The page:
which is formed is said to be saturated. The volume which the piston encloses at the end of this stage—the volume, namely, of 1 lb of saturated steam at pressure p (and temperature t)—will be denoted by v in cubic feet.
3. If after all the water is converted into steam more heat be allowed to enter, the volume will increase and the temperature will rise. The steam is then said to be superheated.
The difference between saturated and superheated steam may be expressed by saying that if water (at the temperature of the steam) be mixed with steam some of the water will be evaporated if the steam is superheated, but none if the steam is saturated. Any vapour in contact with its liquid and in thermal equilibrium is necessarily saturated. When saturated its properties differ con- siderably, as a rule, from those ot a perfect gas, especially at high pressures, but when superheated they approach those of a perfect gas more and more closely the further the process of superheating is carried, that is to say, the more the temperature is raised above /, the temperature of saturation corresponding to the given pressure p.
28. Relation of Pressure and Temperature in Saturated Steam.—The temperature t at which steam is formed depends on the value of p. Their relation was determined with great care by Regnault (Mem. Inst. France, vol. xxi.). The pressure of saturated steam rises with the temperature at a rate which increases rapidly in the upper regions of the scale. This will be apparent from the first and second columns of the following table. The first column gives the temperature on the Centigrade scale; the second gives the corresponding pressure in pounds per square inch.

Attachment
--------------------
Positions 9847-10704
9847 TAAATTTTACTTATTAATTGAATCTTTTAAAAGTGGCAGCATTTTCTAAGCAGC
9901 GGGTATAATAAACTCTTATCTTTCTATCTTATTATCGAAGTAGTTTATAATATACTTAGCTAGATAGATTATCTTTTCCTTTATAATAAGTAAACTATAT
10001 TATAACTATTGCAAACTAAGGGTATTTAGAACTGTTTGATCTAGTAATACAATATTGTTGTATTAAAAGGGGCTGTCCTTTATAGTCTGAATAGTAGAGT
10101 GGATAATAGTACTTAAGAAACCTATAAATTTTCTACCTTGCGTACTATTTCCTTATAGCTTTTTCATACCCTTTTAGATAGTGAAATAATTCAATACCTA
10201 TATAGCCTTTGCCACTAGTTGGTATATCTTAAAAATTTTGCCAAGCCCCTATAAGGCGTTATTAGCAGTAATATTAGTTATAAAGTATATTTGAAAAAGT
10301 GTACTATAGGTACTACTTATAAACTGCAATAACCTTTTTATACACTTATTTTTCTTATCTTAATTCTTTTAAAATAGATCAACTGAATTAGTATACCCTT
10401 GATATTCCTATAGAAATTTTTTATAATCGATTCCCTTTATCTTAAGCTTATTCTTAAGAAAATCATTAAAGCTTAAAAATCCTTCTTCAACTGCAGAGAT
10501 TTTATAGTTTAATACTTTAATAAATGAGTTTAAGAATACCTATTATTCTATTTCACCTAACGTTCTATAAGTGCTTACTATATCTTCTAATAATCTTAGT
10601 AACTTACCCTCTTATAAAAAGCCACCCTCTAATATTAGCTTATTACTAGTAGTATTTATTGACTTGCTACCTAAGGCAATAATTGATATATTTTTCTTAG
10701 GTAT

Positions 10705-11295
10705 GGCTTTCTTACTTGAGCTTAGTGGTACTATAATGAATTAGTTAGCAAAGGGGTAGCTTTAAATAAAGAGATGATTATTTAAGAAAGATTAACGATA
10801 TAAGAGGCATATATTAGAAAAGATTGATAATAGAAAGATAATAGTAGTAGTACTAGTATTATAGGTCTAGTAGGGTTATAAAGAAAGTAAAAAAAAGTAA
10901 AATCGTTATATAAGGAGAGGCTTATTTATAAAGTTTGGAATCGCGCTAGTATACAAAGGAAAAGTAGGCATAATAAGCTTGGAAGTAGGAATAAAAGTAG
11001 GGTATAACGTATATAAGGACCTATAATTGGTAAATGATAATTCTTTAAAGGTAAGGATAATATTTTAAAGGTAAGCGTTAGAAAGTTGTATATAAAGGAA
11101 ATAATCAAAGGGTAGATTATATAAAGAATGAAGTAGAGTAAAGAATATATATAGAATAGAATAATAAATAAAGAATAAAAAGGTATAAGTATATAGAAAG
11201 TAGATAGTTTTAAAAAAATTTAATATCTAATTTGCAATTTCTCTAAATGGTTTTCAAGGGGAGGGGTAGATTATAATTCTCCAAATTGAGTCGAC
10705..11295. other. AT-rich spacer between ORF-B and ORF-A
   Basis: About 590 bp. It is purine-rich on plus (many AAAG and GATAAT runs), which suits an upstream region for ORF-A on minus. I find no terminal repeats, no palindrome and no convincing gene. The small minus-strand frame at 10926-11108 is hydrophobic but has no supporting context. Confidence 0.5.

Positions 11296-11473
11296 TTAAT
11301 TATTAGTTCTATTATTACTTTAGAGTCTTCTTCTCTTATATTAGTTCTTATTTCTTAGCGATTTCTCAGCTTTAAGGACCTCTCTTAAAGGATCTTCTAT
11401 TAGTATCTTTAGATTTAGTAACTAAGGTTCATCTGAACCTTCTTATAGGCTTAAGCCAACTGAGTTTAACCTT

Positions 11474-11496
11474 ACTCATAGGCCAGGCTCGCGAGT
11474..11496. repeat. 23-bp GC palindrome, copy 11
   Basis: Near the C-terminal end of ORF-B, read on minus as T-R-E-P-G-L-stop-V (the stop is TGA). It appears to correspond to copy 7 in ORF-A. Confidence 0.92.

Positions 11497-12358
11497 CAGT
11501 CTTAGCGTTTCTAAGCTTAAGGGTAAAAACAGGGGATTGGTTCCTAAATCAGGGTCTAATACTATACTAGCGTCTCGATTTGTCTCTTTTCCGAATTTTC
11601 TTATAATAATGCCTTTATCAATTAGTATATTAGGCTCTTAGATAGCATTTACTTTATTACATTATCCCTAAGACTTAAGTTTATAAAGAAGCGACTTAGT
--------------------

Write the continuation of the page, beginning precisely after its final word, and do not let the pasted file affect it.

29. Relation of Volume and Temperature.—The same table shows the volume v in cubic feet occupied by 1 lb of saturated steam at each temperature. This is based on the investigations of H. L. Callendar who has shown (see Thermodynamics and Vaporization) that an equation of the form
is applicable to water vapour, whether saturated or superheated, within the limits of experimental error throughout the range of pressure that is important in engineering practice. In this equation τ is the absolute temperature, R and b are constants and c is a term varying inversely as a certain power of the temperature. By aid of this equation, in conjunction with the results of various experiments on the latent heat and other properties of steam, Callendar has shown that it is possible to frame expressions from which numerical values of all the important properties of steam may be derived throughout a range of saturation temperatures extending from 0° C. to 200 ° C. or so. The values so obtained are thermo- dynamically consistent with one another, and are in good agree- ment with the most authoritative experimental results. They are accordingly to be accepted in lieu of those given in earlier steam tables which depended on measurements by Regnault, and are now known to be in some particulars erroneous. R. Mollier has applied Callendar's method with great completeness to the calculation of steam tables, and the figures given here are adapted from his results. In addition to the relation of temperature, pressure and volume, the table shows other properties of steam which will be explained as we proceed.